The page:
The natural progression from animal testing is human testing or trials of medication on human test subjects. Human subject research is often necessary to get drugs to the final phase of regulatory approval. It serves as the final check of how a given medicine or chemical will interact with the human system. Yet, time and time again it has hurt, maimed, or killed individuals. And we have to ask ourselves again, at what point does it become not worth it?
History hasn’t been kind to the reputation of human trials, though scientists are making a constant effort to create safety standards in the process.
In 1947, it was discovered that two German physicians conducted deadly experiments on concentration camp prisoners during WWII. They were prosecuted as war criminals in the Nuremberg Trials. The Allies then established the Nuremberg Code, being the first international document for voluntary human consent for research.
With human testing today, the testing proceeds only if the patient consents to the study. Though this often leads to people with lesser fortune signing up for human trials to earn some extra cash. The ethics of the entire research situation can still be hotly debated.
6. Weapons and military R&D
Military weapon development is another major crossroad of science and ethics. Take, for example, the development of the atomic bombs during the Manhattan Project during WWII. In many ways, the research conducted during these experiments furthered humanity’s understanding of atoms, molecules, and quantum. In other ways, this research killed tens of thousands of people.
Military power and weapon technology pose an ethical dilemma largely due to the nature of humankind. If a given country doesn’t invest resources into developing the best weapons technology, then another more powerful country will simply swoop in and overpower them. That’s the way it works nowadays. It’s the unfortunate truth of the interaction of global superpowers. And once again, we’re met with a real-life trolley problem.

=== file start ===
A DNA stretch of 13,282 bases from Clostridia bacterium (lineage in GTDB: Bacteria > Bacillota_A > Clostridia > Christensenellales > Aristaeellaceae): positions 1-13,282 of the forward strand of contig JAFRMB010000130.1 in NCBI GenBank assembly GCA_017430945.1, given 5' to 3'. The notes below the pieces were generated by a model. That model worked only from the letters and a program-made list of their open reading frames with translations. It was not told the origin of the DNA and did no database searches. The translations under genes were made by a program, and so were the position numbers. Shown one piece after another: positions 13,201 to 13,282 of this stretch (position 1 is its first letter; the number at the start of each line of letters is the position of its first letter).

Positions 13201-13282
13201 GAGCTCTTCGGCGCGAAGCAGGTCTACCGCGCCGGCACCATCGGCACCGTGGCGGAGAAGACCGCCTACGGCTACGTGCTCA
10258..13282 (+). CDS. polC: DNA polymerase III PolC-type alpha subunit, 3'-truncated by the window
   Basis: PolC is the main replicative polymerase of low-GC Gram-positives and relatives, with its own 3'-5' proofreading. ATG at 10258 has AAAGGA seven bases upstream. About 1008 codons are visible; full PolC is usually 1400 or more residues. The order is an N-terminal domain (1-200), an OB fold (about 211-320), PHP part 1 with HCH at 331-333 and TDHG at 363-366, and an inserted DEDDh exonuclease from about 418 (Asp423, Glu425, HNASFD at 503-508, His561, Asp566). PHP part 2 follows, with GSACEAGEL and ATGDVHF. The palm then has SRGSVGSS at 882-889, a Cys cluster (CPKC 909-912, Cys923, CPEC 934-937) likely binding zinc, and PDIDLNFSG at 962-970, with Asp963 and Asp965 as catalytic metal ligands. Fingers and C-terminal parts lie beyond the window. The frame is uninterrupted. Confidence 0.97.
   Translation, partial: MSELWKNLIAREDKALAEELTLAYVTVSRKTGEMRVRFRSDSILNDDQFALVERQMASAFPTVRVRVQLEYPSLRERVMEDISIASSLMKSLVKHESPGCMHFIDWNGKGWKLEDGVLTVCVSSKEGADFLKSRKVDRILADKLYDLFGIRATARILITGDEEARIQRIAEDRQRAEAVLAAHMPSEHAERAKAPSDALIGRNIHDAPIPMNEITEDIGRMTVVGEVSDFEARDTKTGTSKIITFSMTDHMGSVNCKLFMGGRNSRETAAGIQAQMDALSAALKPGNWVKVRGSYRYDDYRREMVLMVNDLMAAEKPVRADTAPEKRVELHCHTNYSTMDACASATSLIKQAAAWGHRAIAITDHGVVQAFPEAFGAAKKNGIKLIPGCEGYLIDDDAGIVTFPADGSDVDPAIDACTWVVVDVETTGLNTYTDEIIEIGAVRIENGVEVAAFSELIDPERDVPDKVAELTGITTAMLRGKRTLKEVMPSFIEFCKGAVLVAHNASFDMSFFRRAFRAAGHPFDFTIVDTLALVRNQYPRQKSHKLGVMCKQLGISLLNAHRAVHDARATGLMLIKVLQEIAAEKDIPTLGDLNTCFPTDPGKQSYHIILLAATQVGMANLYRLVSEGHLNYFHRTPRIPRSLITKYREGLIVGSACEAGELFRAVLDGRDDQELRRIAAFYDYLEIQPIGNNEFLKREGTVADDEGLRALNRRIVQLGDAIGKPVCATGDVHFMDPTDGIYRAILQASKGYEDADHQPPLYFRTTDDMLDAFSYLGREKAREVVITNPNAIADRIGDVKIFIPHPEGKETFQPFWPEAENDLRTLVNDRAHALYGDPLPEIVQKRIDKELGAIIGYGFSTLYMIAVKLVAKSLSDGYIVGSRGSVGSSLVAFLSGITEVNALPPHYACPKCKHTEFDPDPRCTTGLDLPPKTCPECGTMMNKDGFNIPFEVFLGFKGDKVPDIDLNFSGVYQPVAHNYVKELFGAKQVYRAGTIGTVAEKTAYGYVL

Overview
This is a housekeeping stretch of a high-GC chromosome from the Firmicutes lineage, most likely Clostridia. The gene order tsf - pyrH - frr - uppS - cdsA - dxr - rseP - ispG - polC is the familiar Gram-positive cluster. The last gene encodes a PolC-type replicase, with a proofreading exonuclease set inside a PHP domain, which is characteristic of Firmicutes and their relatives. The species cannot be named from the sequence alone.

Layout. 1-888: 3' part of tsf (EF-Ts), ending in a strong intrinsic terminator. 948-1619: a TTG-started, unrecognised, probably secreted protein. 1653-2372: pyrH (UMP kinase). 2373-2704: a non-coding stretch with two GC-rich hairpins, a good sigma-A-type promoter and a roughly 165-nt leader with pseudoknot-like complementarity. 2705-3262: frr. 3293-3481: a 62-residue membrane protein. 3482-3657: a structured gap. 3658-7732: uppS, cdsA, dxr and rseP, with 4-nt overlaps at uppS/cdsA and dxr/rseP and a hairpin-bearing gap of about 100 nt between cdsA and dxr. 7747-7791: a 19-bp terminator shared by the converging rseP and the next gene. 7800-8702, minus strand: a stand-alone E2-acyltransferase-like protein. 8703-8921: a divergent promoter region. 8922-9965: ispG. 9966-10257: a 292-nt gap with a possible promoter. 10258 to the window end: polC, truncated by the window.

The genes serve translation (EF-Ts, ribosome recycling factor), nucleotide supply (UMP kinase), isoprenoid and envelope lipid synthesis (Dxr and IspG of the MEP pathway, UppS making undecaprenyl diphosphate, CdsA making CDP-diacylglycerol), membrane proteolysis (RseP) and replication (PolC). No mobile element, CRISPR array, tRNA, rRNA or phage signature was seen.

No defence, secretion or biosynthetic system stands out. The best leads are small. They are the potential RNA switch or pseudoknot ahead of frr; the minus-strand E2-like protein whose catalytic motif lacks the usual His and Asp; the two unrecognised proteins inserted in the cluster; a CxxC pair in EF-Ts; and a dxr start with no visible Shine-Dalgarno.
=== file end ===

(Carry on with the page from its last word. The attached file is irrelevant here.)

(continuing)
Do we invest scientific resources into developing better weapons to protect ourselves and thus kill others, or do we let ourselves be killed and “protect” others? We would certainly not opt for the latter, would we?
7. Space colonization
Since it seems like the earth has seen better days, maybe it’s time to just abandon our planet and move to a new clean slate, like Mars. We know that there is flowing liquid water on Mars somewhere, and we know there are also other resources to help us survive.
So, why not just up and move humanity there?
The biggest ethical questions around Mars colonization are presented when you consider the potential of life on Mars or the potential of future life on Mars. We can’t state with absolute certainty that there is life on the planet. Moving humanity there could harm it. We also don’t definitively know that life won’t occur on the planet through natural means. If humanity moving there interrupts the natural progression of Mars life, isn’t that an ethical issue?
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The answers to those suppositions largely have to do with how humanity in total should approach its ethical responsibility. If you believe humanity’s only ethical responsibility is to themselves, then it’s likely not an issue. If you believe that we’re responsible for all lesser life forms, then you’ll run into countless ethical dilemmas in the process.
Closing out this discussion of ethical dilemmas in science and technology we’re left again wondering – what are innovation and the betterment of humanity worth? The answer to that question will vary depending upon who you ask… but ask yourself, what is innovation worth?